On 19 Feb 2013, at 22:27, meekerdb wrote:

On 2/19/2013 2:27 AM, Bruno Marchal wrote:

On 18 Feb 2013, at 17:29, Richard Ruquist wrote:

On Mon, Feb 18, 2013 at 11:12 AM, Bruno Marchal <marc...@ulb.ac.be> wrote:

On 17 Feb 2013, at 18:09, Jason Resch wrote:

Thanks to everyone who replied to this post. So far Stathis and Bruno both
answered that both cases are equivalent.

Is there anyone willing to argue against either:
1. you don't experience torture when your memory of it is wiped, or
2. you don't experience torture when your perfect duplicate is tortured?



Those are interesting questions, but they ask for thought experiences with amnesia, which can quickly, too much quickly, makes you suspicious that personal identity is an illusion. My experience is that when people begin to
grasp this, they can feel quite uneasy.

A related question, that I ask to you, Jason. Would you accept to sleep in my sleep-laboratory. I pay you 100$ or even more. But I tell you in advance that you will live your worst nightmare. I tell you also that I have the
means to make you, in the morning after, completely forgetting that
nightmare.
Are you OK? Are you OK that your son or daughter makes money in that way?
Can this be legal?

Is it equivalent with this: I duplicate you and torture the copy for one
hour, and then I kill that copy (assuming I can)?
Is this not equivalent with a forgotten dream of torture? Are you OK that
your daughter makes money in that way?

Bruno

There used to be a drug administered for childbirth which would allow the mother-to-be- to experience excruciating pain as evidenced by her behavior during the birthing process yet afterwards she would have no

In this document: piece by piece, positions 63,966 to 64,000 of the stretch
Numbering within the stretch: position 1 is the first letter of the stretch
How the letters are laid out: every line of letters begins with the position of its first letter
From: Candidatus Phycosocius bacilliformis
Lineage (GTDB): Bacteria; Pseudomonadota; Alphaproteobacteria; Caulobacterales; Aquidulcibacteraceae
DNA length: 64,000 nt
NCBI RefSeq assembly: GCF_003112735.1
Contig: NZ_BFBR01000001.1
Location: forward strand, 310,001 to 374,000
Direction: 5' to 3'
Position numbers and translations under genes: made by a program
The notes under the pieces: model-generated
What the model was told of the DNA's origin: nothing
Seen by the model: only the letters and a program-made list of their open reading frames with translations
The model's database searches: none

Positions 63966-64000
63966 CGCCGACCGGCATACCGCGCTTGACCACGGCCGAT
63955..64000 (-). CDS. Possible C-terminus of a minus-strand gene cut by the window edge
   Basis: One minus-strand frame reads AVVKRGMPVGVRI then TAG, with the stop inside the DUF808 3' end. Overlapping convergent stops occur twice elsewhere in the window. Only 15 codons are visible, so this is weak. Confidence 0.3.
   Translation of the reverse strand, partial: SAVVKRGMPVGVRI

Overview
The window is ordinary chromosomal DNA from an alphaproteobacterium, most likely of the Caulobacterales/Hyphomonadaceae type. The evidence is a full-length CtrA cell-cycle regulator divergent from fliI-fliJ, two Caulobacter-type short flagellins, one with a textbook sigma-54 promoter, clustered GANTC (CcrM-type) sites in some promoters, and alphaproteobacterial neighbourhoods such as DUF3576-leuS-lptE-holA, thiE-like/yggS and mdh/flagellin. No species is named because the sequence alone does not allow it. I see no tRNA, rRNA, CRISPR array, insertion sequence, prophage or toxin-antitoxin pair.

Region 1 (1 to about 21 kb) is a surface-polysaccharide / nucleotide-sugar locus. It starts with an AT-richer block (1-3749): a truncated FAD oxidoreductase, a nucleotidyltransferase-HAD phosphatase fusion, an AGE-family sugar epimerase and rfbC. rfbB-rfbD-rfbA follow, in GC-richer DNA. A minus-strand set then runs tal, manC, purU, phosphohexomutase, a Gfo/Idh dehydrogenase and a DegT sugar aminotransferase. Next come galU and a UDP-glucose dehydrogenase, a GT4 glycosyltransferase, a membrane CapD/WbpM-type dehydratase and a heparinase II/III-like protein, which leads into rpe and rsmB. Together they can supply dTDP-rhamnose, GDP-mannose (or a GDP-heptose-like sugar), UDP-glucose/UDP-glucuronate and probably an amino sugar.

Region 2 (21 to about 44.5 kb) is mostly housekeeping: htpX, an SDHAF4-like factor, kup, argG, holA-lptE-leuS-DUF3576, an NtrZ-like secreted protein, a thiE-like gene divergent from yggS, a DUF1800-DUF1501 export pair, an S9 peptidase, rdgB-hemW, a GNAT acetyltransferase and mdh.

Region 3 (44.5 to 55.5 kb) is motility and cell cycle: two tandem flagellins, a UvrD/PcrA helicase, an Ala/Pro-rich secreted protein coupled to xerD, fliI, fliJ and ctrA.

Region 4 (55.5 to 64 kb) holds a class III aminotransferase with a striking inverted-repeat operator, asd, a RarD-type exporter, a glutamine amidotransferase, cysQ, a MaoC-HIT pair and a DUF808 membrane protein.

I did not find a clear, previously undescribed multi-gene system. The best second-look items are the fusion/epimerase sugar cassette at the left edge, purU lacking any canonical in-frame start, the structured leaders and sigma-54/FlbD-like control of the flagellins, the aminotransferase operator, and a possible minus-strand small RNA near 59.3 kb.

memory of that pain. Doctors found that acceptable and assumed there
was no lasting trauma.

My opinion is that there is lasting trauma that has to be consciously
re-experienced to be resolved. So one may as well experience
childbirth without drugs to begin with. BTW- off-list topic??


Not really, as here we were touching on the question of personal identity, in relation with memory. Now, your question is very difficult, and my thought on it is that woman should have the choice, and that nobody can coerce on her decision. Comp + Theaetetus would lead to the idea that nobody can solve that problem, and that only individual woman can take the decision. The very basic idea is that no one can think at the place of other one, especially about possible pain.

And can you now make a decision for you in the future - since those are in some degree two different people.

Why?

Not with comp where we agree that the one restored in Moscow and the one restore in Washington are the same person, despite being different with each other.




A forgotten pain has still been a lived pain, and this has to be avoided if possible.

Right. Many things happen that we forget - but that doesn't make them unhappen. In the Restorer story there is the assumption that everything can be put back as it was; but that is nomologically impossible.

With comp it is possible in principle, if only through a backup, given the equivalence explained above.

Bruno




Brent



Bruno

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http://iridia.ulb.ac.be/~marchal/



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